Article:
You’ll notice that we added &videobitrate=6000 to the viewer’s side and not the publishing side. The viewer gets to control the bitrate; every viewer can set their own custom video bitrate in fact. (For some games, a bitrate of 20000-kbps may be needed, but normally that's overkill though, and can actually increase frame loss if it is higher than your connection can handle.)
You can also play with different video codecs; &codec=av1 is a viewer side option and tends to offer better colors and quality than the default vp8 or h264 codecs, but av1 will use a up a lot more CPU.
Another viewer side option is &scale=100, which will disable dynamic fit-to-window scaling optimizations. This is especially valuable if wanting to downlscale 4K to 1080p video, as otherwise VDO.Ninja would limit the resolution to the size of the OBS Browser source window. It can also help when there is more than one video on screen, but do note that disabling the auto-scale optimizations to achieve better quality will increase the CPU and network load for all parties.
Sometimes adding some sharpness to the video as a digital video effect in OBS can help improve video quality, especially for video containing fine-text, like a screen share or video overlay. By default text might look a bit soft with VDO.Ninja, and sharpening can resolve it.
Sender side options
On the publishing side, the default target resolution is already 1280x720 @ 60-fps, but we can set this higher by adding &quality=0 to the push link. This will have the publisher’s side try to make available a 1920x1080 video stream, if their camera or video device supports it. If not, it will fall back to 1280x720p. https://vdo.ninja/?push=streamid&quality=0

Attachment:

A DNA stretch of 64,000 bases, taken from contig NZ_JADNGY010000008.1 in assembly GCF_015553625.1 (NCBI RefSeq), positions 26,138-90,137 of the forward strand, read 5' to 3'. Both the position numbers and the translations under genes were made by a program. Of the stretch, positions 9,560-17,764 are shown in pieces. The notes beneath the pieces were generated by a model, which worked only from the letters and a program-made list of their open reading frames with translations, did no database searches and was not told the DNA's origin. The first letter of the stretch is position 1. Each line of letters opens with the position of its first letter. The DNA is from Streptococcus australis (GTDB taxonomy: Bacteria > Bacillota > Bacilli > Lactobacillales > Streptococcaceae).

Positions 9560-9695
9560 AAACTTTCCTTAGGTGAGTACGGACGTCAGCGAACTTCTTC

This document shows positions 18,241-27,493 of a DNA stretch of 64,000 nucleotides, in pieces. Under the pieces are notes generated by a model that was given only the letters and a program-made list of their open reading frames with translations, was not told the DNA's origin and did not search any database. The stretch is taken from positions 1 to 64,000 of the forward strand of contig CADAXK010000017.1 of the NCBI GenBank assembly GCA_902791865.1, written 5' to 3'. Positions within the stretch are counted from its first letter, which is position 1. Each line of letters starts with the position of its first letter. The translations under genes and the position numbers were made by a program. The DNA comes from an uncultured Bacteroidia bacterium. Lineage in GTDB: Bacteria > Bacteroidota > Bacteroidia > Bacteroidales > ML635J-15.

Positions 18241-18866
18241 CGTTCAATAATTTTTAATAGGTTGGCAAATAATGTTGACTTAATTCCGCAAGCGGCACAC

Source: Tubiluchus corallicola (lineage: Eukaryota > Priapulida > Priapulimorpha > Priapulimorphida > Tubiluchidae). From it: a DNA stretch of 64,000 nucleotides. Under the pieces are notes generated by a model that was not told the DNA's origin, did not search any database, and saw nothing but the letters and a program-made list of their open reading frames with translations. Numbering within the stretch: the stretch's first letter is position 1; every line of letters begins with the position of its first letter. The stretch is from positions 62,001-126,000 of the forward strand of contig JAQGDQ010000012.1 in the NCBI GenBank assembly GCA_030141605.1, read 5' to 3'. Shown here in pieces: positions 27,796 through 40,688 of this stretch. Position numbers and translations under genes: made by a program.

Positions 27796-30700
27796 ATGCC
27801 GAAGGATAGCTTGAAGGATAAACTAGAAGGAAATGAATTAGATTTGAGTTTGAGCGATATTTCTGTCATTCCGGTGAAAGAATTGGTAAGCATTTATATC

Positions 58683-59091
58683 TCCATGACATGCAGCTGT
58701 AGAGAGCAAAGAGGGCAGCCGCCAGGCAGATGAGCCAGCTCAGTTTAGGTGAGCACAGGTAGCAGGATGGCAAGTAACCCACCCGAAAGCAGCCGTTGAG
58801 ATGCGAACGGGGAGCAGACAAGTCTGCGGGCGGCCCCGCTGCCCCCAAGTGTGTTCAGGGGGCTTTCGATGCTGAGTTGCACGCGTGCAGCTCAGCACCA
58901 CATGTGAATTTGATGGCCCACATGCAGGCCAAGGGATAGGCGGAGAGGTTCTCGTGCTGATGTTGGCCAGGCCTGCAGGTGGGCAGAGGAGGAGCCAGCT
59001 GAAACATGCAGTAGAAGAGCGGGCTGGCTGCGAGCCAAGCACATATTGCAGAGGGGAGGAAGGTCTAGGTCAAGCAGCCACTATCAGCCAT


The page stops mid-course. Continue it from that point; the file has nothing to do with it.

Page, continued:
For 1080p60 gaming, you’ll want to set the video bitrate to 12000-kbps or higher, as lower bitrates might cause the frame rate to be quite low otherwise. Otherwise, for talking head-type videos, the default video bitrate is often going to be adequate.
Higher resolution streams, especially 1080p60, requires a LOT of CPU power. Having 4-CPU cores is generally recommend for 1080p60 video streams, and 6 to 8 cores are recommended if you are intending to game at the same time.
Up to 4K or beyond is possible as well, but you'll need to manually specify the capture resolution with &width and &height instead, and it will require significantly more CPU and network bandwidth than even 1080p. You can also gently ask for a specific frame rate with &maxframerate=60, which is sometimes needed with certain iPhones to force 60-fps at 1080p.
As VDO.Ninja dynamically also adjusts video resolution and bitrate to match the available Internet connection bandwidth availability, sometimes 1280x720 video resolutions won’t be maintainable. You can run the https://vdo.ninja/speedtest to see if you are able to hit at least 2000-kbps, which is about what is needed for smooth 720p video.
Using Ethernet instead of Wi-Fi will also help to ensure the quality and frame loss at these higher resolutions is obtainable. At higher resolutions, frame rates are more likely to be unstable and the resolution might be throttled to something lower. Packet loss will impact the quality of a video stream quite a bit, and in rare cases, you may need to use &relay or &meshcast mode to assist in overcoming network throttling or routing issues.
Group Room Settings
When in a group room, specifically as a guest or director sharing video with another guest, the video will be limited to 500-kbps by default.
The director can increase the total room bitrate using a slider under the room settings menu; the button for is found in the director's lower menu bar.
You can also use &totalroombitrate=4000 to set a higher room bitrate via the URL, as well as experiment with other bitrate options or trying out &meshcast. Setting the room bitrate too high though can cause everyone in the room to have problems, specifically with overloaded CPUs or network bandwidth saturation. 500-kbps is the default for a reason.